Wyoming Unemployment Rate Increases to 4.5% in March
Wyoming’s seasonally adjusted unemployment rate increased from 3.9% in February to 4.5% in March, its highest level since August 2003. It remained well below the U.S. rate of 8.5%. Job losses in several sectors caused overall job growth (as measured on an over-the-year basis) to decrease to 0.0%, its slowest pace since March 2003.
From February to March, employment decreased by 300 jobs (-0.1%). The normal seasonal pattern is for employment to rise by approximately 2,900 jobs in March. Employment fell in natural resources & mining (-1,000 jobs, or -3.5%), construction (-400 jobs, or -1.6%), and other services (-100 jobs, or -0.8%). Employment increased by 100 jobs in each of the following sectors: wholesale trade (1.1%), retail trade (0.3%) transportation & utilities (0.7%), financial activities (0.9%), professional & business services (0.6%), educational & health services (0.4%), and leisure & hospitality (0.3%). Government (including public schools, colleges, and hospitals) followed its normal seasonal pattern and increased by 500 jobs, or 0.7%.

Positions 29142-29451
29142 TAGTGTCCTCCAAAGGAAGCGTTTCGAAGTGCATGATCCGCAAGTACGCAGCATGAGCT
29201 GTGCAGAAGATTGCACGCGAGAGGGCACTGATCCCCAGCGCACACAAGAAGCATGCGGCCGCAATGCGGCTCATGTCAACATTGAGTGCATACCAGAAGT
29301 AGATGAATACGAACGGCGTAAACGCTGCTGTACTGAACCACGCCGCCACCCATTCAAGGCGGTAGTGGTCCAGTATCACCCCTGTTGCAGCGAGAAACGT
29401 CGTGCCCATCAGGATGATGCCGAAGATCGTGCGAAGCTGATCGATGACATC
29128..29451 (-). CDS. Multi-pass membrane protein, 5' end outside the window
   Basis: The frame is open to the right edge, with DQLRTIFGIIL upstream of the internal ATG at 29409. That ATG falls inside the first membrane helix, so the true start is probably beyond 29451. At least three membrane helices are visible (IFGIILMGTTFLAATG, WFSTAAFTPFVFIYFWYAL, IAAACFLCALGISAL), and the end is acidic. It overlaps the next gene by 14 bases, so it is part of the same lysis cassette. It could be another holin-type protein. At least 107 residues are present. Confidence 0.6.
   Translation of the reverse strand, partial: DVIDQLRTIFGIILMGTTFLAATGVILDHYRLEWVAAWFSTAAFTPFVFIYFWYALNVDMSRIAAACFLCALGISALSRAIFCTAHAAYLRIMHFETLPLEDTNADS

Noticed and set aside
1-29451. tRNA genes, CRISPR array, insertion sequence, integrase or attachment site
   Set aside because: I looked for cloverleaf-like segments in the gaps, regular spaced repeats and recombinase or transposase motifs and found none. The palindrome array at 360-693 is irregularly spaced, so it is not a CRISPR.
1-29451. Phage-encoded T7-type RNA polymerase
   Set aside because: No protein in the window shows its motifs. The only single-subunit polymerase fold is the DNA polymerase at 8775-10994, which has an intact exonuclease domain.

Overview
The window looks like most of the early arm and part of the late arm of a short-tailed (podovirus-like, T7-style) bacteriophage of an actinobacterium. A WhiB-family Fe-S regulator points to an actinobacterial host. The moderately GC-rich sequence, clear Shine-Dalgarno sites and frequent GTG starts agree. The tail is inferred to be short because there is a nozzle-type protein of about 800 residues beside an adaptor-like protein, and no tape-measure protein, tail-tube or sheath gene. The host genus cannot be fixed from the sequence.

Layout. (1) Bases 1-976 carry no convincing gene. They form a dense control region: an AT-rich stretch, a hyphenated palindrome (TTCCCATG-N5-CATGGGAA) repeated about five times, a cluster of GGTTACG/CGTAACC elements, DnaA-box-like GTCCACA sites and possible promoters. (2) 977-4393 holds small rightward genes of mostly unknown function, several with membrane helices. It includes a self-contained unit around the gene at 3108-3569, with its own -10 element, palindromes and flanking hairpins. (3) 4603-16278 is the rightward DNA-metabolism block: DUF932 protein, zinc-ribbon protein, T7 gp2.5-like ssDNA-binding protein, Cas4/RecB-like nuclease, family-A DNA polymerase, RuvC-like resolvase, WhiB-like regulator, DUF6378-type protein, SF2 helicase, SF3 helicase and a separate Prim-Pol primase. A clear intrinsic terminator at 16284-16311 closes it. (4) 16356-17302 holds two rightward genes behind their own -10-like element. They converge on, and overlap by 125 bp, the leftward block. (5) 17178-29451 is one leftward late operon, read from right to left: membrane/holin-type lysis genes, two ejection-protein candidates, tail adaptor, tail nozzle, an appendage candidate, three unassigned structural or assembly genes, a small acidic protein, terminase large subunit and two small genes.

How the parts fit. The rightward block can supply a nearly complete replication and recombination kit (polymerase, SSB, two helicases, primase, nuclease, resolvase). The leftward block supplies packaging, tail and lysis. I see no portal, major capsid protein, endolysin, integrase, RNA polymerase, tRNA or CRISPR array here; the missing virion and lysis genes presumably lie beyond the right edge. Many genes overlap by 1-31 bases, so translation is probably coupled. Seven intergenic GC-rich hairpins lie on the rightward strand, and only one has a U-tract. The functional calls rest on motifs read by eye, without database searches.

Over the year Wyoming lost an estimated 100 jobs (0.0%). Job losses in construction (-2,300 jobs, or -8.8%), leisure & hospitality (-500 jobs, or -1.5%), professional & business services (-400 jobs, or -2.3%), other services (-200 jobs, or -1.7%), natural resources & mining (-200 jobs, or -0.7%), and retail trade (-100 jobs, or -0.3%) were nearly offset by job gains in several sectors. Government (including public schools, colleges, & hospitals) added 2,200 jobs (3.2%). Growth was also seen in educational & health services (900 jobs, or 3.7%), wholesale trade (200 jobs, or 2.2%), manufacturing (100 jobs, or 1.0%), transportation & utilities (100 jobs, or 0.7%), and financial activities (100 jobs, or 0.9%).
County unemployment rates increased from February to March. The highest rates were found in Big Horn (8.7%), Lincoln (8.0%), and Fremont (7.0%) counties. Sublette County posted the lowest unemployment rate (3.3%), followed by Albany (3.4%) and Campbell (4.0%) counties.
Last modified on by Phil Ellsworth.